A new study has suggested that the maximum age of men donating their sperm should be increased to 45 years as it is the quality of the sperm, and not its age, that is important.
The study was conducted by researchers at Newcastle Fertility at the Centre for Life who found that as IVF clinics select donors based on the quality of the sperm, their age was not important as a 40 year old was as capable of producing a healthy child as a 20 year old. The study has been presented at the European Society of Human Reproduction and Embryology and involved analysis of more than 39,000 first fertility treatment cycles performed in the UK using sperm donation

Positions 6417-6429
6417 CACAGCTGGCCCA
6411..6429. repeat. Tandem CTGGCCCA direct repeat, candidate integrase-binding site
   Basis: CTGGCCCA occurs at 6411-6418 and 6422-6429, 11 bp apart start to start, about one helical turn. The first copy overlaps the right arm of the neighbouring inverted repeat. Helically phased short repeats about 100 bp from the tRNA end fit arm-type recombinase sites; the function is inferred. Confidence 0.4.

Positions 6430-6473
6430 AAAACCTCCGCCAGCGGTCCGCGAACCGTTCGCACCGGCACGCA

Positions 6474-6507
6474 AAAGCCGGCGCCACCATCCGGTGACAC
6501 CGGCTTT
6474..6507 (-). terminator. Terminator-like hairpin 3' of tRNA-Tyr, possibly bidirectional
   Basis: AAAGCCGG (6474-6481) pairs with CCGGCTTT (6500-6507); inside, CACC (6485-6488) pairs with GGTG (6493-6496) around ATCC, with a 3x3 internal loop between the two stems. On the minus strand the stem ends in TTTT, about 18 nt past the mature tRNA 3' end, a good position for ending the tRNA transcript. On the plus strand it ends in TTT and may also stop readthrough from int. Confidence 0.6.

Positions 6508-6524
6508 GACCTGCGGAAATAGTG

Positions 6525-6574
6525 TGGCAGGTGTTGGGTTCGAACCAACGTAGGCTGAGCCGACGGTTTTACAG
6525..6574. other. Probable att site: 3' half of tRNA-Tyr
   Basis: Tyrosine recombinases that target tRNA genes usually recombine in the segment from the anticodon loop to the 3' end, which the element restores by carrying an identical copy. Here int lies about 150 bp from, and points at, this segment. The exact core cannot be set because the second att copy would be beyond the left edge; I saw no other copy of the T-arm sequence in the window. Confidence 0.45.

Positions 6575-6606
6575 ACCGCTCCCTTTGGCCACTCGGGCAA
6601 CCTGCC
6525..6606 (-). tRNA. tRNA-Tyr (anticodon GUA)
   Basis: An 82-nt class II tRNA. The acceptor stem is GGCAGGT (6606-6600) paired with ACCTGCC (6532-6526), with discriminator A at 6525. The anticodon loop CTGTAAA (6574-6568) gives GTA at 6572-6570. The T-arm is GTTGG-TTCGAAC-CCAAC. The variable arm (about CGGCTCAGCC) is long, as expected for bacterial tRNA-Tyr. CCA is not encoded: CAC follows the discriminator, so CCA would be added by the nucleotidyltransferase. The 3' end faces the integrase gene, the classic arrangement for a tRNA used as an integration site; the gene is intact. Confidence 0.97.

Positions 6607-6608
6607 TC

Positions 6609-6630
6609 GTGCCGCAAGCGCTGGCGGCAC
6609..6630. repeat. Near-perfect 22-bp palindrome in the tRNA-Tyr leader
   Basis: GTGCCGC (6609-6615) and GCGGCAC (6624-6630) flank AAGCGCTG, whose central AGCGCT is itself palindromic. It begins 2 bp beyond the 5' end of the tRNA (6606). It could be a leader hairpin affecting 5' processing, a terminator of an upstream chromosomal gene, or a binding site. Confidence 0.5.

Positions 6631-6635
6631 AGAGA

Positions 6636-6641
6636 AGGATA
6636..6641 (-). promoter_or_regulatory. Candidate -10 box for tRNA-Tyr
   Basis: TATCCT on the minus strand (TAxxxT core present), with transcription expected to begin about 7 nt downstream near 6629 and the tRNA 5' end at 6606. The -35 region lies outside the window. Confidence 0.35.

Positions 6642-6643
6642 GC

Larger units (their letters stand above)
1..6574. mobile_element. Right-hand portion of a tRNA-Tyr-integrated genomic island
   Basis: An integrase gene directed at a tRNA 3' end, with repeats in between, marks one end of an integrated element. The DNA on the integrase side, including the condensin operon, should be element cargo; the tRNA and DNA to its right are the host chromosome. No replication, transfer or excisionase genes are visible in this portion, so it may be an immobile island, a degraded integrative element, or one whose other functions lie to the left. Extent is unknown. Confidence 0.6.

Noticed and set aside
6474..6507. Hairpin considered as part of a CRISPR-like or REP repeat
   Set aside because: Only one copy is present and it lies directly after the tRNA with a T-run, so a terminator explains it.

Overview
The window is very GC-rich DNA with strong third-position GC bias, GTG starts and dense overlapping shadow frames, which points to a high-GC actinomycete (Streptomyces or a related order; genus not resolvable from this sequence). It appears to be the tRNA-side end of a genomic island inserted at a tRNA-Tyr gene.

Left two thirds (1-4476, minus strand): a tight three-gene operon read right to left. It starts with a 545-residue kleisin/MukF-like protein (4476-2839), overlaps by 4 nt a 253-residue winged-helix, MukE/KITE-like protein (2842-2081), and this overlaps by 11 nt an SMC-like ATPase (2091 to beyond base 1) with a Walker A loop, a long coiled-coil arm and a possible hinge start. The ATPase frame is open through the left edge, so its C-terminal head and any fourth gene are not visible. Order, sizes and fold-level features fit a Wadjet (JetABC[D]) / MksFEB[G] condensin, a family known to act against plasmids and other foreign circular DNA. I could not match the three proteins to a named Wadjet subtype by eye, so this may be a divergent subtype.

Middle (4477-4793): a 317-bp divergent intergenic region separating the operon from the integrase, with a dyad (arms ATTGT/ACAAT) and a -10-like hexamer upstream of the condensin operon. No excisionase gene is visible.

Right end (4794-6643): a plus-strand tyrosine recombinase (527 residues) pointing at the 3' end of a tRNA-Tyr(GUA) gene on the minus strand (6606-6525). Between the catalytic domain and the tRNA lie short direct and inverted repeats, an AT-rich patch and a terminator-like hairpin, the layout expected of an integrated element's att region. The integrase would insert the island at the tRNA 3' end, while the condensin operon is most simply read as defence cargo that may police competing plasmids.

"Our results suggest that, up to the age of 45, there is little effect of male age on treatment outcome, but sperm donors are a selected population based on good sperm quality. Whilst advancing female age is clearly associated with fertility decline there is still no consensus about advancing paternal age and fertility outcome. This is an area which is still much under-researched. A few studies show an effect on DNA mutations which might explain a higher rate of miscarriage, pregnancy loss and birth defect. Advanced paternal age has also been associated with long-term disorders in offspring. But the available evidence is limited", lead researcher Dr Meenakshi Choudhary said.